Possibly the Youngest Galaxy Ever Seen, an irregular dwarf galaxy about 45 million light-years away is seen in this image from NASA. NASA/ESA/A. Schaller
Pluto's horizon spans the foreground in this artist's vision, gazing sunward across that distant and not yet explored world. Titled New Horizons, the painting also depicts Pluto's companion, Charon, as a darkened, ghostly apparition with a luminous crescent against a starry background. Beyond Charon, the diminished Sun is immersed in a flattened cloud of zodiacal dust. Dan Durda/SwRI/NASA
This artist's rendering shows a view of our own Milky Way Galaxy and its central bar as it might appear if viewed from above. An arrow indicates the location of our Sun. Astronomers have concluded for many years that our galaxy harbors a stellar bar, though its presence has been inferred indirectly. Our vantage point within the disk of the galaxy makes it difficult to accurately determine the size and shape of this bar and surrounding spiral arms. New observations by the GLIMPSE legacy team with NASA's Spitzer Space Telescope indicate that the bar-shaped collection of old stars at the center of our galaxy may be longer, and at a different orientation, than previously believed. NASA/JPL-Caltech/R. Hurt/SSC
This image is from an Advance Suit Laboratory Two Wheel Extravehicular Activity Chariot Load Test in July 2008, taken at Mars Rock Yard. Bill Welch is wearing a Mark III advanced spacesuit. NASA
The Hubble Space Telescope continues to reveal various stunning and intricate treasures that reside within the nearby, intense star-forming region known as the Great Nebula in Orion. One such jewel is the bow shock around the very young star, LL Ori, featured in this Hubble Heritage image. NASA/The Hubble Heritage Team/STScI/AURA
Dr. Wernher von Braun explains the Saturn Launch System to President John F. Kennedy. NASA Deputy Administrator Robert Seamans is to the left of von Braun. NASA
Infant stars are glowing gloriously in this infrared image of the Serpens star-forming region, captured by NASA's Spitzer Space Telescope. The reddish-pink dots are baby stars deeply embedded in the cosmic cloud of gas and dust that collapsed to create it. A dusty disk of cosmic debris, or "protoplanetary disk," that may eventually form planets, surrounds the infant stars. NASA/JPL-Caltech/UT Austin
Expedition 23 NASA Flight Engineer Tracy Caldwell Dyson of the US prepares to have her Russian Sokol suit pressure checked at the Baikonur Cosmodrome in Baikonur, Kazakhstan, on April 2. Caldwell Dyson and fellow Expedition 23 crewmembers Soyuz Commander Alexander Skvortsov and Flight Engineer Mikhail Kornienko of Russia launched in their Soyuz TMA-18 rocket from the Baikonur Cosmodrome in Kazakhstan on April 2. NASA/Carla Cioffi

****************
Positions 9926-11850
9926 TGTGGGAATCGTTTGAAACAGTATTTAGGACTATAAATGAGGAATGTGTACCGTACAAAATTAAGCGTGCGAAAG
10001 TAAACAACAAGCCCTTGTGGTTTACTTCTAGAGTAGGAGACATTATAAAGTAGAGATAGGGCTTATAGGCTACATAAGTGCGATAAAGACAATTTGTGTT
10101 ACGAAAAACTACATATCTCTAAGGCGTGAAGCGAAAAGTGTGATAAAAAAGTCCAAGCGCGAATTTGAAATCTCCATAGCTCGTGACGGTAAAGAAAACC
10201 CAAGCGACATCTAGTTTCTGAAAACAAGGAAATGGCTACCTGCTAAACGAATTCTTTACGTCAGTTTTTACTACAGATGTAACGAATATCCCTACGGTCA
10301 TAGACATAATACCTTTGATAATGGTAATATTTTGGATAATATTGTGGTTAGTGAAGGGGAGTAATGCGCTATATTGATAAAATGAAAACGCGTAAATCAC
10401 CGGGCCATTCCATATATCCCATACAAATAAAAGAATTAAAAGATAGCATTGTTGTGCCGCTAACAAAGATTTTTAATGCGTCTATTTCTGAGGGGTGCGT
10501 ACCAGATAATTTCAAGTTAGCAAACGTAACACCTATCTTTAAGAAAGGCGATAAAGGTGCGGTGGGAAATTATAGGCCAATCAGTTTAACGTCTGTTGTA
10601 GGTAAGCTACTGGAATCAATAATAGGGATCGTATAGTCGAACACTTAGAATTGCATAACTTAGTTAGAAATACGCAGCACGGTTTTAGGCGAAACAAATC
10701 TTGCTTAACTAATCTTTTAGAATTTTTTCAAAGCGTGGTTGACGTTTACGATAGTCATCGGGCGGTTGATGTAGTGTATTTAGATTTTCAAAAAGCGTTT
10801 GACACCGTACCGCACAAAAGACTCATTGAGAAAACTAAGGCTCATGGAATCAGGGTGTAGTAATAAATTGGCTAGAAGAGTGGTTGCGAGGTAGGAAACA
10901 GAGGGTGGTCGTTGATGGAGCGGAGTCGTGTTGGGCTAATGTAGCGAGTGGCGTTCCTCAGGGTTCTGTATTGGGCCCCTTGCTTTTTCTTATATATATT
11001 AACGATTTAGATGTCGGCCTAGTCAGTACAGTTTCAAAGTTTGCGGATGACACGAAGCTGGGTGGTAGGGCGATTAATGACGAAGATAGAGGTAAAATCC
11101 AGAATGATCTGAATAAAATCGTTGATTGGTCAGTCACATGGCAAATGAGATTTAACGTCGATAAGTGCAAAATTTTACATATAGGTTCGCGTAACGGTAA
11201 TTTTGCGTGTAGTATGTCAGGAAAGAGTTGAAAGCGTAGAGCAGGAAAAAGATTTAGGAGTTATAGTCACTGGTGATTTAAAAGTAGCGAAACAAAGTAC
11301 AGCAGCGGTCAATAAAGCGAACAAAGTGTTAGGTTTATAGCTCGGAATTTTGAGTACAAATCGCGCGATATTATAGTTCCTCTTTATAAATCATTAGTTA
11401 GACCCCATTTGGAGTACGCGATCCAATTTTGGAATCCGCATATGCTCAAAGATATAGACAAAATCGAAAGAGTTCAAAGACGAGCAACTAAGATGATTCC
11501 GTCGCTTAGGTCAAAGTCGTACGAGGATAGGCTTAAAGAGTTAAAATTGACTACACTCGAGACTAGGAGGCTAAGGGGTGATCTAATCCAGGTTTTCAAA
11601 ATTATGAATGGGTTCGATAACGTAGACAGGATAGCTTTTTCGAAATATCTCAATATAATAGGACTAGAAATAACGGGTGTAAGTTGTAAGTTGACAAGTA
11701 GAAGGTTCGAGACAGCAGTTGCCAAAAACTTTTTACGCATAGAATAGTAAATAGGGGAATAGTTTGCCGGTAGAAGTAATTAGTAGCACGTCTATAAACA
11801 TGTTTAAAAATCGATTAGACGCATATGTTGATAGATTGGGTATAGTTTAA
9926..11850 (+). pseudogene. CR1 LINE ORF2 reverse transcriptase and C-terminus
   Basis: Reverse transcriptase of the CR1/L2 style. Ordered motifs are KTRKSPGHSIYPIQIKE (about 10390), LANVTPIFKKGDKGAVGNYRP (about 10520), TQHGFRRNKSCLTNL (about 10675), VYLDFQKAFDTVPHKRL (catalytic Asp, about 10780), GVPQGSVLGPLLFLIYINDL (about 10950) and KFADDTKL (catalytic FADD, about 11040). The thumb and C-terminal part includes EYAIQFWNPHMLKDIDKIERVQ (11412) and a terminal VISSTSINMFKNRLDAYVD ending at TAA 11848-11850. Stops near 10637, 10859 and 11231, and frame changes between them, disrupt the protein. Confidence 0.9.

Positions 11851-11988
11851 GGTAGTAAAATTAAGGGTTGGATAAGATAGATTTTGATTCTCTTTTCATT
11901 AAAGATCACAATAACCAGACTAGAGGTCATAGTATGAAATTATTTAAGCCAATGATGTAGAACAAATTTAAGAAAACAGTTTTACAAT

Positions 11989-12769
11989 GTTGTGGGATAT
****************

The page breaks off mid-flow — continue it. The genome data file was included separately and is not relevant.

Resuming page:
This is an artist's rendition of the one-million-year-old star system called UX Tau A, located approximately 450 light-years away. Observations from NASA's Spitzer Space Telescope showed a gap in the dusty planet-forming disk swirling around the system's central Sun-like star. The gap extends from the equivalent of Mercury to Pluto in our solar system, and is sandwiched between thick inner and outer disks on either side. Astronomers suspect that the gap was carved out by one or more forming planets. NASA/JPL-Caltech/T. Pyle/SSC
An artist's impression shows NASA's Spitzer Space Telescope in front of a brilliant, infrared view of the Milky Way galaxy. The mission marks the last of NASA's Great Observatories, a program that includes the Hubble Space Telescope, the Chandra X-Ray Observatory and the Compton Gamma-Ray Observatory. In addition to studying many of the coldest, oldest and most dust-enshrouded objects and processes in the universe, the mission will also be an important part of NASA's Origins Program, which seeks to answer the questions: Where did we come from? Are we alone? NASA
Scientists have reported the first conclusive discovery of water vapor in the atmosphere of an exoplanet, or a planet beyond our solar system. This artist's impression shows an infrared view of a gas-giant exoplanet transiting across the face of its star. NASA's Spitzer Space Telescope observed this type of system in infrared light, providing the breakthrough. The planet, HD 189733b, lies 63 light-years away in the constellation Vulpecula. ESA/C. Carreau/NASA
At least 36 people reportedly have been killed by Saturday's surprise eruption of Mt. Ontake. Current conditions on the mountain are too dangerous for recovery of two dozen victims.
ByEmily Wang, Associated Press
Increased seismic activity raised concern Tuesday about the possibility of another eruption at a Japanese volcano where 36 people were killed, forcing rescuers to suspend plans to try to recover at least two dozen bodies still near the summit.